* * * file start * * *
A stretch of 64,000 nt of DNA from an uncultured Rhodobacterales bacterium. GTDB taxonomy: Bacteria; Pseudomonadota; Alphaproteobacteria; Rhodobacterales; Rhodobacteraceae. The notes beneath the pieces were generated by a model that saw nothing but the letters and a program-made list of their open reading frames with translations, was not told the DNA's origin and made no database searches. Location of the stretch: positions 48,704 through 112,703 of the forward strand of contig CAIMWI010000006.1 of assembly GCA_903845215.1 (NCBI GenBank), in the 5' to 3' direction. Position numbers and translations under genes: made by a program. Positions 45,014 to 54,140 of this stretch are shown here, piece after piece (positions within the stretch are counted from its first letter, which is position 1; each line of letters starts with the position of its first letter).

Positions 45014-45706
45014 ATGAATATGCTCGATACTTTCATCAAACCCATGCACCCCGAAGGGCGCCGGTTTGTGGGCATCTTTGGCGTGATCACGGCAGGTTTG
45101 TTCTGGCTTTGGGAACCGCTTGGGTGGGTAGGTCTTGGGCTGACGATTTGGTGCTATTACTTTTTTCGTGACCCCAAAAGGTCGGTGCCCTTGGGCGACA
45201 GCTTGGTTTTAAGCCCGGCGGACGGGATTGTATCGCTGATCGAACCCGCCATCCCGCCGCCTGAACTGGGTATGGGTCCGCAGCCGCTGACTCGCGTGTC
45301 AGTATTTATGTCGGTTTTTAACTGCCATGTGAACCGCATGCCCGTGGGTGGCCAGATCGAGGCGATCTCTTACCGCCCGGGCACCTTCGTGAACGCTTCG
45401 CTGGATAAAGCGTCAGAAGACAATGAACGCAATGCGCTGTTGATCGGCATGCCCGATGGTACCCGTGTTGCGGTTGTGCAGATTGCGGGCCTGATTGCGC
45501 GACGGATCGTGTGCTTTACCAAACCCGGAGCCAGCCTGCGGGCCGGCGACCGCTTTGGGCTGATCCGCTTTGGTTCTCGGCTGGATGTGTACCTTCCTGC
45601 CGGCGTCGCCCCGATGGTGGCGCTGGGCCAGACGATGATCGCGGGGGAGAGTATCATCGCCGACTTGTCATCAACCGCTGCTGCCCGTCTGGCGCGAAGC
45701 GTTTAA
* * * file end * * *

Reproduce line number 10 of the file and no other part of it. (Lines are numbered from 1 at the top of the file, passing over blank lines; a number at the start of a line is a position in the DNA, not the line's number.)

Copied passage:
45701 GTTTAA